Tuesday, 7 September 2010

Old Mummification Lecture - North Karnak

Mummification Museum Lecture - North karnak survey - Dr Sally Ann Ashton
North Karnak survey – Dr Sally Ann Ashton
This survey has been conducted over 2 years and is in the general are of the Montu temple. The site was first excavated in 1949 when the gateway of Hatshepsut was discovered. The aim of this survey was threefold
• Investigate the chronology
• Function of the site
• Recording techniques

Firstly they did a contour survey using satellite technology; this was needed in order to record the site properly for the magnetometer work. They discovered more in the West than the North. After one year on checking the various features and objects they discovered little change apart from on column base that had been moved up near the police hut.

Features Discovered
• Standing mud brick structures
• Broken column bases
• Column drums (sometimes cut into 2 during Roman times, Romans were reusing a lot of material
• Remains of mud brick found on columns with a central stone shaft surrounded by mud brick

The result of the survey was not much different from aerial recordings of the site but much more accurate.

Dr Ashton went into quite a lot of detail but you could tell there was a lot more scientific methodology behind her remarks. For example she mentioned in passing the difficulties of deciding what was on the surface. What exactly that tern meant. She described the technique that they had used of marking 1 meter circles every 20 meters and thoroughly investigating that circle. They had to clear the areas of thorns. Objects within the circle were brought to her for identification. They looked at pottery on the surface only no digging. They found many rims and were able to date these from the fabric in the pottery. This has all been recorded in a database.

They found mainly domestic ware and ceramic wasters. After these were recorded the team put them back in the circles so that any subsequent team could pick up from where they left off. After one year these piles had not been disturbed. The pottery was from the 3rd Intermediate Period, late Ptolemaic, Roman with minority being New Kingdom. There were a few fine wear pieces, some brick wasters but mainly domestic wear. There were Aswan, oasis and Canaanite amphora. Nile silt predominates in Roman areas.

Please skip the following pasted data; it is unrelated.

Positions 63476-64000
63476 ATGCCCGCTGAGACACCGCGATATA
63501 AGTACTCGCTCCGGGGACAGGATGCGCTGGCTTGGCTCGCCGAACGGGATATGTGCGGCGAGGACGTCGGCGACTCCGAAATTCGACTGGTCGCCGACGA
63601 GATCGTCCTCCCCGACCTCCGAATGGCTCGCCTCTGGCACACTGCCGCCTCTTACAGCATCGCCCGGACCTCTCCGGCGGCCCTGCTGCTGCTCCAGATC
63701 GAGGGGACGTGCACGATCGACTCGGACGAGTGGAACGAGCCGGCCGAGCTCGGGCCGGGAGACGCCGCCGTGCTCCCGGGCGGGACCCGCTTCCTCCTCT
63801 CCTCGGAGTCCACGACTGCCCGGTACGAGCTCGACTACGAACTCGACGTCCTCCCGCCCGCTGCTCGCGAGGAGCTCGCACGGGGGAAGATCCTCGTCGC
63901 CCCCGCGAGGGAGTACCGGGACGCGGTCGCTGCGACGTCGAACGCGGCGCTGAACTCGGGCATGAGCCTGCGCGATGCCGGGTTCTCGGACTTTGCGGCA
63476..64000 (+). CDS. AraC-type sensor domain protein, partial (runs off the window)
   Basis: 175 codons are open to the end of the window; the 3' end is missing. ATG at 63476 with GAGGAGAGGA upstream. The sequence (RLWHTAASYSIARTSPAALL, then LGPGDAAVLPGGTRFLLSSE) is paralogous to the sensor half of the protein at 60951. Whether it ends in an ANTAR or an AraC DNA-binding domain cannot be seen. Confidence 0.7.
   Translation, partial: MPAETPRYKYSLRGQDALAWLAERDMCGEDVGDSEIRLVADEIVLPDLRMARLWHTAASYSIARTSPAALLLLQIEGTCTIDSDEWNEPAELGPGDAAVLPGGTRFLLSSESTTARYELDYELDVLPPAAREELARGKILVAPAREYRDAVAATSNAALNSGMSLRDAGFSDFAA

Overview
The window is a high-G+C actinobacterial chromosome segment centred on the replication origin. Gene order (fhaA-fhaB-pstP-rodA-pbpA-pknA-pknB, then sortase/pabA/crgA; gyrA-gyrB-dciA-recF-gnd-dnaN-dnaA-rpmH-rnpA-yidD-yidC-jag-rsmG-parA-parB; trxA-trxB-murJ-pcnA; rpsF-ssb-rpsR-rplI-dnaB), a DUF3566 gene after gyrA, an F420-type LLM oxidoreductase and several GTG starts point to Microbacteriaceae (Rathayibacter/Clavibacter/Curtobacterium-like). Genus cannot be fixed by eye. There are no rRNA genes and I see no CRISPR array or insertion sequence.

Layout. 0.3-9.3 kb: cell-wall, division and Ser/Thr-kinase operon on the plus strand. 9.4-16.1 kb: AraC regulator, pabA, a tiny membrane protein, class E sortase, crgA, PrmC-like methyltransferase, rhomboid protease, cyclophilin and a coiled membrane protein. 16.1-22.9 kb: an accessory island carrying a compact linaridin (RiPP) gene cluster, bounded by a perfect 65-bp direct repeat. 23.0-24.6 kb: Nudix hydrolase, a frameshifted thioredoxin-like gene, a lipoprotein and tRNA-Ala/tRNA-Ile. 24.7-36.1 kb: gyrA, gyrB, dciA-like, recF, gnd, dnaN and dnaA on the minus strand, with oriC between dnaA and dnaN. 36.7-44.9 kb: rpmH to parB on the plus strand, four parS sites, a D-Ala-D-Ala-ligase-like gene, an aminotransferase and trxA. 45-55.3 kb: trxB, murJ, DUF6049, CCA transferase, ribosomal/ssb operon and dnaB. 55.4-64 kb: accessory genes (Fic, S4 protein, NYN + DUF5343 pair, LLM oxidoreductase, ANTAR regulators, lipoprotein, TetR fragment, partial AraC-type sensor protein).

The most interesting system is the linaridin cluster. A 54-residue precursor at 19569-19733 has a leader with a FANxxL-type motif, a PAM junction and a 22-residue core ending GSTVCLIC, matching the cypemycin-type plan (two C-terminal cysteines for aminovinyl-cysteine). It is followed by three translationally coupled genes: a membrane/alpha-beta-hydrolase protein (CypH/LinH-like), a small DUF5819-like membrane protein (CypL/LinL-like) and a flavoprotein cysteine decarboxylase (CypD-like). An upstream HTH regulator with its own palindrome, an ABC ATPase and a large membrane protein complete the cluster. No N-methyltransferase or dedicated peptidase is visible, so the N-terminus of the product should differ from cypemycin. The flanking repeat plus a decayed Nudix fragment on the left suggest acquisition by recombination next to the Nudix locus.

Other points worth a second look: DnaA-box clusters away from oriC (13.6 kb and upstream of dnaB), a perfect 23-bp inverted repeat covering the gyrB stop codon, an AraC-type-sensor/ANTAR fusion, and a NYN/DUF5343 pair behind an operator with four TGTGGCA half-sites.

This year the methodology went further using 1 meter circles but the results show that the 20m circles were representative. They also did a complete clearance of one area and the methodology held up.

There was a 25th dynasty structure of Osirus with 18th dynasty origins and portrayals of the #God’s wife Amun. There was not enough time to investigate properly.
Magnotometer (for those of you unfamiliar with this technique I found this explanation on the web It tests the earth’s magnetic signature and it varies right across the earth. So our big green ball has a background magnetic signature and if a ship or a lump of iron goes down within that main magnetic signature it causes what we call an ‘anomaly’. And then, once you bring a magnotometer into play, you’re then able to see whether there’s an object there.) This was used all over the site except certain points like the police hut and from these they were unable to locate various structures of the New Kingdom, 3rd Intermediate Period, Ptolemaic and Roman periods.

Area A
Largest structures had mud brick walls; from the magnotmeter results it looked possible it was a kiln area.

Area C
Had mud brick near the gateway of Hatshepsut

In areas L and M there was a substantial stone wall, 15 sandstone blocks indicating a large stone structure and explains why there is no pottery or mud brick in that area.

Evidence of early enclosure wall, an auger went 3.6 meters and at 3 meters there was early material from late Middle kingdom and New kingdom.

The area that showed as a possible kiln was cleared down to 30 cm and sieved using a 5mm sieve. Looking for beads and faience which are very helpful with dating. Initially it looked quite promising and found at a lower level evidence of living but 30 cm down they found a mud brick wall with 2 stones. They did find kiln associated material cones, saggers, wasters, types of pottery reused and dumped. So kiln material but not a kiln, it looks like holes were dug and stuffed dumped in it.

The alignment fits with the revechan trench, there were 7 dumps within the 30 cms with large quantities of materials. They only recorded material bigger than 2 cm. They found mud seals, a Ptolemaic terracotta face, 1 Greek fragment, tripod from a kiln, a very little amount of Middle Kingdom debris and some New kingdom at the lower levels most stuff is late period and Ptolemaic

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